September 2, 2010
Human rights violations by Pakistan remain some of the world’s worst and are the ‘least reported’ says official.
Below is an article published by The Examiner:
There is no way to measure which is the worst when it comes to human rights violations: Gaza, Iraq, Afghanistan or Balochistan.
Curt Goering, who is senior deputy executive director of Amnesty International USA (AIUSA), and currently works at the organization’s national section headquarters in New York City, said this at an Iftar gathering organized by the Amnesty International at its Washington DC headquarters Tuesday.
Goering, who is a Middle Eastern expert, has been involved with Amnesty International at many levels for nearly three decades.
Goering had come to Washington DC to make a presentation about the Israeli blockade of 125 square miles Gaza strip, with a population of 1.6 million.
Local volunteers of Amnesty International listened with rapt attention as Goering said anger was running high among the Palestinians in Gaza against the United States, Russia and the United Nations for contributing towards their plight .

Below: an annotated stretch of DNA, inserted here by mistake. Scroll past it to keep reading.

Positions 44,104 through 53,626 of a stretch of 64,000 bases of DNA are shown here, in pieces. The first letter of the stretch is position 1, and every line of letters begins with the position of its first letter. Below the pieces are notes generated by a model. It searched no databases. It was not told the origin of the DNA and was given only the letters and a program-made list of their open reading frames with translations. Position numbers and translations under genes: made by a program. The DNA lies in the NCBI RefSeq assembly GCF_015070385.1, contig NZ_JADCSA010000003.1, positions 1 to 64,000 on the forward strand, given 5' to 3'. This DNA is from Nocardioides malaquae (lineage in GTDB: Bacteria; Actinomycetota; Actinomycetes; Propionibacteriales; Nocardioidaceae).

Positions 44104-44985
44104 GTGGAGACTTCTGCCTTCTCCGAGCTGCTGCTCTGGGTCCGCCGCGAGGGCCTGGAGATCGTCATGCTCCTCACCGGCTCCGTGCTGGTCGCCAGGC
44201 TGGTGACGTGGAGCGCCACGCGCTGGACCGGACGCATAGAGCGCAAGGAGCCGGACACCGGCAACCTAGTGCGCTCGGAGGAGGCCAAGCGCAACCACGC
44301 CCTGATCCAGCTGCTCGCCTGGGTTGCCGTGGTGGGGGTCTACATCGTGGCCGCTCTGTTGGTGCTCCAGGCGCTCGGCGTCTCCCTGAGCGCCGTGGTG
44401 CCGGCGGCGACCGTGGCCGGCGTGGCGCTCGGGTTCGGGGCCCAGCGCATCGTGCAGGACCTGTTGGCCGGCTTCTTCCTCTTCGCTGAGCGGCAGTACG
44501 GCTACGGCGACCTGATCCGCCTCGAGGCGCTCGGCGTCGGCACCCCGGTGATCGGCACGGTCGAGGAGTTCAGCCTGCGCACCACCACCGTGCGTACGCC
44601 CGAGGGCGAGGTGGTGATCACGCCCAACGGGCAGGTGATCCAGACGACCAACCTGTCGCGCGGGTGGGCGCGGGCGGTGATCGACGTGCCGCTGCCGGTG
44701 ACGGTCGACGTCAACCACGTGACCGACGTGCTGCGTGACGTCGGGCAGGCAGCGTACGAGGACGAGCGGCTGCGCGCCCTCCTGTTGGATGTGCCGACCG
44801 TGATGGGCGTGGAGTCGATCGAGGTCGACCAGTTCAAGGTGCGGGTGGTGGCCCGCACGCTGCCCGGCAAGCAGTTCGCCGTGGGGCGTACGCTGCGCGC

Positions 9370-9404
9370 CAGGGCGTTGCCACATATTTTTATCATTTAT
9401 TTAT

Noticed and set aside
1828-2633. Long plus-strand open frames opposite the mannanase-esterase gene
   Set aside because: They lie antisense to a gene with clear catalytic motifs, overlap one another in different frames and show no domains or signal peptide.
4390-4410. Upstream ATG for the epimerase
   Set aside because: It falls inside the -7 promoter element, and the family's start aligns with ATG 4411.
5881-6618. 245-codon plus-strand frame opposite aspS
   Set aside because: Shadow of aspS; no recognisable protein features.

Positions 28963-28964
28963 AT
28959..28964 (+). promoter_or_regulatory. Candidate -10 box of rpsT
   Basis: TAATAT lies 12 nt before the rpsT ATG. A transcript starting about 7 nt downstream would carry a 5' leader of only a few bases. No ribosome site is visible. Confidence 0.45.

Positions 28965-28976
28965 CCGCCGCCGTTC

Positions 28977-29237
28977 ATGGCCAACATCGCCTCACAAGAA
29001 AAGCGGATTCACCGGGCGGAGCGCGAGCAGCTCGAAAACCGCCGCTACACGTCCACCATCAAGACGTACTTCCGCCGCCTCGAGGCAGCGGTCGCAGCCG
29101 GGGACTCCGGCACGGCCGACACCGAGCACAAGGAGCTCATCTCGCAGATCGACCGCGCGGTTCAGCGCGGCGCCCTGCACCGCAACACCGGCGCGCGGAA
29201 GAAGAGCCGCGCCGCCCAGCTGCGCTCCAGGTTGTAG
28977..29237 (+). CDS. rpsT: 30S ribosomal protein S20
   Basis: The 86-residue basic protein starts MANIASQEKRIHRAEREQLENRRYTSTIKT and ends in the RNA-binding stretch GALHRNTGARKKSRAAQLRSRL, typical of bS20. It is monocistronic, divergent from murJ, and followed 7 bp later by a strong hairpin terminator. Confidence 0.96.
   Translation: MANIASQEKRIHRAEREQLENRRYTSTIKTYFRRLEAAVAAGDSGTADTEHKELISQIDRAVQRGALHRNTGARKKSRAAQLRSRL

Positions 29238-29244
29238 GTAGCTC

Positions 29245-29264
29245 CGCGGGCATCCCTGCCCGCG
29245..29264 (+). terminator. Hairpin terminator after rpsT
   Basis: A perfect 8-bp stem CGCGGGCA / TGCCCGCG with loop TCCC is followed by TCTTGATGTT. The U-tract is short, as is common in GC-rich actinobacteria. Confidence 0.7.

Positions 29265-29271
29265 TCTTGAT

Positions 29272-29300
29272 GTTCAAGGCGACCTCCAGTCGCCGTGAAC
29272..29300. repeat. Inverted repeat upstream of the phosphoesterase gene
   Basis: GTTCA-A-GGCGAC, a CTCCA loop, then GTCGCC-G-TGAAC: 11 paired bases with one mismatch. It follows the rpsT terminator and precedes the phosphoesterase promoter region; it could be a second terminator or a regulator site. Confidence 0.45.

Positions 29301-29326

In addition to Gaza, there are many occupied territories, including Balochistan which is under Pakistani occupation, Iraq and Afghanistan which are under U.S. occupation, and Goering was asked if there is a formula to say which place is the worst in terms of human rights violations.
He said human rights practitioners have so far not developed any formula to say which area Gaza, Iraq, Afghanistan or Balochistan is the worst.
“I like to visit Balochistan,” Goering, who has been to many countries in the Middle East area, expressed his keen interest.
Though the issues of Iraq, Afghanistan and Gaza are internationally well-known, the struggle in Balochistan is the least reported in the Western world.
Pakistan is allegedly engaged in worst forms of human rights violations including extrajudicial killings, arbitrary arrests and detentions, alleged use of chemical weapons, torture, massive human displacements, firing on peaceful demonstrations and enforced disappearances in Texas-sized Balochistan. Their occupied homeland was also used for nuclear tests, Baloch nationalists bitterly complain.
Goering has been a staunch advocate against use of torture during armed conflicts.
Families of victims of enforced disappearances and extrajudicial killings in Balochistan have long demanded that human rights practitioners visit their bloodied homeland. However, Islamabad views westerners in Balochistan with grave suspicions and is presently opposing the setting up of consulates of the United States and United Kingdom in capital Quetta as a “security risk.”